Turkey Approves Sweden's NATO Membership Bid Following 20-Month Delay

January 25, 2024

The Turkish Parliament's approval of Sweden's NATO bid was hailed by U.S. Ambassador Jeff Flake, who stated that Turkey's commitment to NATO demonstrated a lasting partnership.
Turkish Foreign Minister Hakan Fidan (L) meets with NATO Secretary General Jens Stoltenberg during the NATO Foreign Ministers Meeting in Brussels, Belgium on November 28, 2023. Photo by Anadolu Images.


urkey’s parliament ratified Sweden’s NATO membership bid on January 23, 2024, overcoming a 20-month delay and eliminating a significant obstacle to expanding the transatlantic military alliance. The vote, with 287 in favor and 55 against, took place in Turkey’s general assembly, where President Tayyip Erdoğan’s ruling alliance holds a majority.

Sweden initially applied for NATO membership in 2022, seeking to enhance its security amid Russia’s full-scale invasion of Ukraine. The approval process had faced hurdles, with Turkey and Hungary raising objections, particularly concerning the two countries’ protection of groups deemed as terrorists.

While Turkey had previously endorsed Finland’s NATO membership in April of the previous year, the approval for Sweden had been delayed. The Turkish Parliament’s approval was hailed by U.S. Ambassador Jeff Flake, who stated that Turkey’s commitment to NATO demonstrated a lasting partnership.

Hungary is yet to approve Sweden’s bid

Swedish Foreign Minister Tobias Billstrom welcomed the parliamentary approval, expressing anticipation for President Erdoğan to sign the ratification document. President Erdoğan is expected to sign the legislation in the coming days, leaving Hungary as the sole member state yet to approve Sweden’s accession.

Hungary’s Prime Minister Viktor Orban, known for his amicable relations with Russian President Vladimir Putin, invited his Swedish counterpart for negotiations on joining the bloc. NATO Secretary General Jens Stoltenberg urged Hungary to complete its national ratification promptly.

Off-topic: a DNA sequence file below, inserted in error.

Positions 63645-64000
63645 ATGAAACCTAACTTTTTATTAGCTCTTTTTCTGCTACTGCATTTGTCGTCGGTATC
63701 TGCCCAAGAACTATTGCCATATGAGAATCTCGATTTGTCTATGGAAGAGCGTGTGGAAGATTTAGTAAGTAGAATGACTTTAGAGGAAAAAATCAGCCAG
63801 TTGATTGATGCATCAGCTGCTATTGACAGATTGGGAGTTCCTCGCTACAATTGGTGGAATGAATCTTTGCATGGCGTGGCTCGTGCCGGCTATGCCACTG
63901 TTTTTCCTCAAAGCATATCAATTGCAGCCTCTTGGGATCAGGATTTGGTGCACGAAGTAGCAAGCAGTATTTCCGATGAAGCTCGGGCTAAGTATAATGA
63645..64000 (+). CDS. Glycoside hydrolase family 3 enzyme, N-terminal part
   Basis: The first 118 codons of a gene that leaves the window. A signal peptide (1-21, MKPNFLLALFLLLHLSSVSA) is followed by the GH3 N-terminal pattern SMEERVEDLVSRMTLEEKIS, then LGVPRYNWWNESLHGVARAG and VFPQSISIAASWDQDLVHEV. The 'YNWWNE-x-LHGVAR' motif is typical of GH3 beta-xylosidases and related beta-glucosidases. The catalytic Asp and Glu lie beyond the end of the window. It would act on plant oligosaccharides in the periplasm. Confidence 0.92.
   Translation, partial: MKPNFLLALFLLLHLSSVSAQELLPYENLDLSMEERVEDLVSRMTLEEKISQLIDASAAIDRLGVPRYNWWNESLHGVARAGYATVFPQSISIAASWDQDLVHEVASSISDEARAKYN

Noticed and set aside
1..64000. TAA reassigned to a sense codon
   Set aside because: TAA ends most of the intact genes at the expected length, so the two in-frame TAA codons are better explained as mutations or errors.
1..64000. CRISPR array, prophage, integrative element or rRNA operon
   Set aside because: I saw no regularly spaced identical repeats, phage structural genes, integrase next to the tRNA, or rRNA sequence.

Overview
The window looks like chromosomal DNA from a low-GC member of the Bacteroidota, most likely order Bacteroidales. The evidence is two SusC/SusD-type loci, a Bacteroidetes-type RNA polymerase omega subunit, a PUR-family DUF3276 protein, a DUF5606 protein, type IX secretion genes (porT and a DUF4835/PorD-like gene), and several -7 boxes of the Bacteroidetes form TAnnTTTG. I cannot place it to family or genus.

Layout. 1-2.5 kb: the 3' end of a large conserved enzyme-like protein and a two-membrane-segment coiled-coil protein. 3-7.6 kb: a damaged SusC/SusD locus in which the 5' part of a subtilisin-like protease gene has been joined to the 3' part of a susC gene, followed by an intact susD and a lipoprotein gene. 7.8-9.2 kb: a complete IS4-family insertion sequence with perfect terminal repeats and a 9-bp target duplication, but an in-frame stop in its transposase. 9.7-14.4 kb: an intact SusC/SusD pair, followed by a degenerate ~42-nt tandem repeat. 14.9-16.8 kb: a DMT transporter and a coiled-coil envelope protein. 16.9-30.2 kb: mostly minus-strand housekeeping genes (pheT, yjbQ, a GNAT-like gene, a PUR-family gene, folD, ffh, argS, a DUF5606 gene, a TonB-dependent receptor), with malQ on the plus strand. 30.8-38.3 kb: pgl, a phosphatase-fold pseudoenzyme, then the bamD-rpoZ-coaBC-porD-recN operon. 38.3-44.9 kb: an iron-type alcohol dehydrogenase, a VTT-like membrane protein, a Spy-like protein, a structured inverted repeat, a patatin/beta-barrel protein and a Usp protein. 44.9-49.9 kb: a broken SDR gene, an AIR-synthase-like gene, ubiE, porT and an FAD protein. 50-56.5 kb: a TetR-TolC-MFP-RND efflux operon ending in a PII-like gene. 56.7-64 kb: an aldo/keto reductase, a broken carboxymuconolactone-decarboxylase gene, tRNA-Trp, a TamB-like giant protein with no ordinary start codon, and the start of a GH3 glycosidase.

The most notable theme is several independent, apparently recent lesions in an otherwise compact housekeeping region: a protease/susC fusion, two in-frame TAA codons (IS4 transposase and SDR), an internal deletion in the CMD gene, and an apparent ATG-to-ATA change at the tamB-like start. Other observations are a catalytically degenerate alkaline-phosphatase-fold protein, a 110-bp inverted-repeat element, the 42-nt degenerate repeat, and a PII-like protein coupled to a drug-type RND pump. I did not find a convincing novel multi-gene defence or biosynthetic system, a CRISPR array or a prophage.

The Turkish delay in approving Sweden’s bid had allowed Turkey to extract concessions, including urging Stockholm to take a tougher stance on the Kurdistan Workers’ Party (PKK), considered a terrorist group by the EU and the U.S. In response, Sweden introduced a new anti-terrorism bill and, along with Finland, Canada, and the Netherlands, eased policies on arms exports to Turkey.

US welcomes Turkey’s move

President Erdoğan had linked the ratification to U.S. approval of the sale of F-16 fighter jets to Turkey. The White House supports the sale, and analysts anticipate a swift deal following Turkey’s approval of Sweden’s bid. However, there is no clear timeframe for the U.S. Congress to approve the deal.

In a related development, the U.S. welcomed Turkey’s approval of Sweden’s NATO membership bid, with National Security Advisor Jake Sullivan emphasizing its importance to President Biden. Sullivan stated that Sweden’s NATO membership would make the U.S. and the alliance “safer and stronger.”

The situation unfolds as global leaders navigate the complexities of NATO expansion and regional dynamics, with particular attention to Turkey’s evolving relations with both Sweden and the wider NATO alliance.

Sources: Reuters and Anadolu Agency

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